Author: Philippe Margotin, Jean-Michel Guesdon, Preface by Patti Smith (2013)
Every album and every song ever released by the Beatles—from “Please Please Me” (U.S. 1963) to “The Long and Winding Road” (U.S. 1970)—is dissected, discussed, and analyzed by two music historians in this lively and fully illustrated work.
All the Songs delves deep into the history and origins of the Beatles and their music. This book draws upon research by Margotin and Guesdon that led to the composition of every song, the recording process, and the instruments used.
Here, we learn that one of John Lennon’s favorite guitars was a 1958 Rickenbacker 325 Capri, which he bought for £100 in 1960 in Hamburg, Germany. And the authors reveal that when the Beatles performed “I Want to Hold Your Hand” on The Ed Sullivan Show in 1964, John’s microphone wasn’t turned on, so viewers heard only Paul singing.
Among some of the more interesting revelations:
- George Harrison was relegated to (mostly) maracas during the majority (not all) of the Sgt. Pepper album due to McCartney assuming control of the group… and the guitar.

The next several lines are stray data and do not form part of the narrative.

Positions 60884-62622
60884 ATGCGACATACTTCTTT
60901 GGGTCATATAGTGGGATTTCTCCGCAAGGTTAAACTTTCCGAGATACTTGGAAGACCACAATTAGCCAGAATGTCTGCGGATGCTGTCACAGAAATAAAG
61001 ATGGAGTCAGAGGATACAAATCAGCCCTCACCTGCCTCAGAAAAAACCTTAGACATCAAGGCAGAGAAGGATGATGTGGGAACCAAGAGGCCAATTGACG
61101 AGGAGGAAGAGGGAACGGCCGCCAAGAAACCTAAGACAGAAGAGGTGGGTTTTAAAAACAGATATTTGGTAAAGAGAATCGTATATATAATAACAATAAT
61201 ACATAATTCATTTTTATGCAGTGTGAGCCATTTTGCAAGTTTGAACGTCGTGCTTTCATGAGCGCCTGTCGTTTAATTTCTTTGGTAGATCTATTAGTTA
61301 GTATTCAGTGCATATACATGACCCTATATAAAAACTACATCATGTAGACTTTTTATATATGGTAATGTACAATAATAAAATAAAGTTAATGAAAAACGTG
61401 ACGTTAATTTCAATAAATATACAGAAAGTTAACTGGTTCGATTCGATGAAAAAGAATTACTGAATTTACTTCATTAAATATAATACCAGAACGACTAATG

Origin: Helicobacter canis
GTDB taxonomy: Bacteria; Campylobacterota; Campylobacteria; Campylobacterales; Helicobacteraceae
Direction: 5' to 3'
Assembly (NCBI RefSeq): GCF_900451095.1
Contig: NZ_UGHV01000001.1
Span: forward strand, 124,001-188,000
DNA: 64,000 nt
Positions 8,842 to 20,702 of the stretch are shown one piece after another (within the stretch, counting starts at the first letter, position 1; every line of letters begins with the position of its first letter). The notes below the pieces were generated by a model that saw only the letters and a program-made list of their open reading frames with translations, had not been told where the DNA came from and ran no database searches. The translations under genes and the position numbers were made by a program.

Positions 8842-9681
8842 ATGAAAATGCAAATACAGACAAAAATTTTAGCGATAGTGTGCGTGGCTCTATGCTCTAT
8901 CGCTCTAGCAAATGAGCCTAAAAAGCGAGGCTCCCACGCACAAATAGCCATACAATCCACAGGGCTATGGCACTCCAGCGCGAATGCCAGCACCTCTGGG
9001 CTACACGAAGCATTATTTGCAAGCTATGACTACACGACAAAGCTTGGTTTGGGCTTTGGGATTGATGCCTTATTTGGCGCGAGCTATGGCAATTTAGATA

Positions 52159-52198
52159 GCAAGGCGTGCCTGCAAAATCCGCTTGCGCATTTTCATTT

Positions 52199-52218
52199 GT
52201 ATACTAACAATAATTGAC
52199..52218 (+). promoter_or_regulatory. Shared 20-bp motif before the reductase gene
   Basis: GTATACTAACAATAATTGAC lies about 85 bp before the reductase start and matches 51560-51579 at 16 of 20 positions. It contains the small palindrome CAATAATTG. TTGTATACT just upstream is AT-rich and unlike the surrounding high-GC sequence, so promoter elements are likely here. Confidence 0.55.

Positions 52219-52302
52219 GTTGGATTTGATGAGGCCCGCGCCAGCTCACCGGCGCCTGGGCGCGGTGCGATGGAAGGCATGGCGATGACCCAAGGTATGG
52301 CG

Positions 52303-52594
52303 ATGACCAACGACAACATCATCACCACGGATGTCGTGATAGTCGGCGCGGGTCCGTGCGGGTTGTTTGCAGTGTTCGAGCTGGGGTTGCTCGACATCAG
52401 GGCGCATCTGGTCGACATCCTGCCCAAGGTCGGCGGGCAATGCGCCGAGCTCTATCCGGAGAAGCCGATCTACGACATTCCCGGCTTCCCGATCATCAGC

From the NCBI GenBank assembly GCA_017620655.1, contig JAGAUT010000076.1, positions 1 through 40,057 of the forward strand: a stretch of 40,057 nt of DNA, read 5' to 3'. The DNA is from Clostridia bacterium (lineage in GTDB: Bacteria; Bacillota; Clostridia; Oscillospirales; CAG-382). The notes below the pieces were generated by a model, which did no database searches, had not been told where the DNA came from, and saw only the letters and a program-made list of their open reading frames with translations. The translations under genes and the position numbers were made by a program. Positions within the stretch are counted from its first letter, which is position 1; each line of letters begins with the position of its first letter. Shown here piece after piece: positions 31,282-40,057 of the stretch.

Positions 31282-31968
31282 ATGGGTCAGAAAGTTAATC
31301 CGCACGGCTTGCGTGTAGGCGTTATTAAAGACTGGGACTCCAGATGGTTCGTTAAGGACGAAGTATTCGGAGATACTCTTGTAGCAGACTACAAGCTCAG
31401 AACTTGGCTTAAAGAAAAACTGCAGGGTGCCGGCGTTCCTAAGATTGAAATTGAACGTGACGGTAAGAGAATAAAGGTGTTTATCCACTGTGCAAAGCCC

- Paul McCartney wrote the ballad “Michelle” when he was a student at the Liverpool Institute of Art, inserting French phrases into the song as a ploy to attract women, specifically Michelle Philips from the Mamas and the Papas.
- Members of Pink Floyd, who were recording their first LP “The Piper at the Gates of Dawn” at Abbey Road studios at the same time the Beatles were recording “Sgt. Pepper’s Lonely Hearts Club Band,” sat in the control room while the Beatles mixed the song “Lovely Rita” in March 1967.
- There is a discernible burst of profanity at the 2:59 mark in the song “Hey Jude,” although there is disagreement about whether it was uttered by John Lennon or McCartney.
- One of Lennon’s favorite guitars was a 1958 Rickenbacker Capri, which he bought on a whim for about $150 when the Beatles were cutting their musical chops in Hamburg, Germany, in 1960. He played the guitar, which he had repainted black, on “The Ed Sullivan Show” and used it in the studio until 1965. Yoko Ono, said he also used it on “Double Fantasy,” in 1980.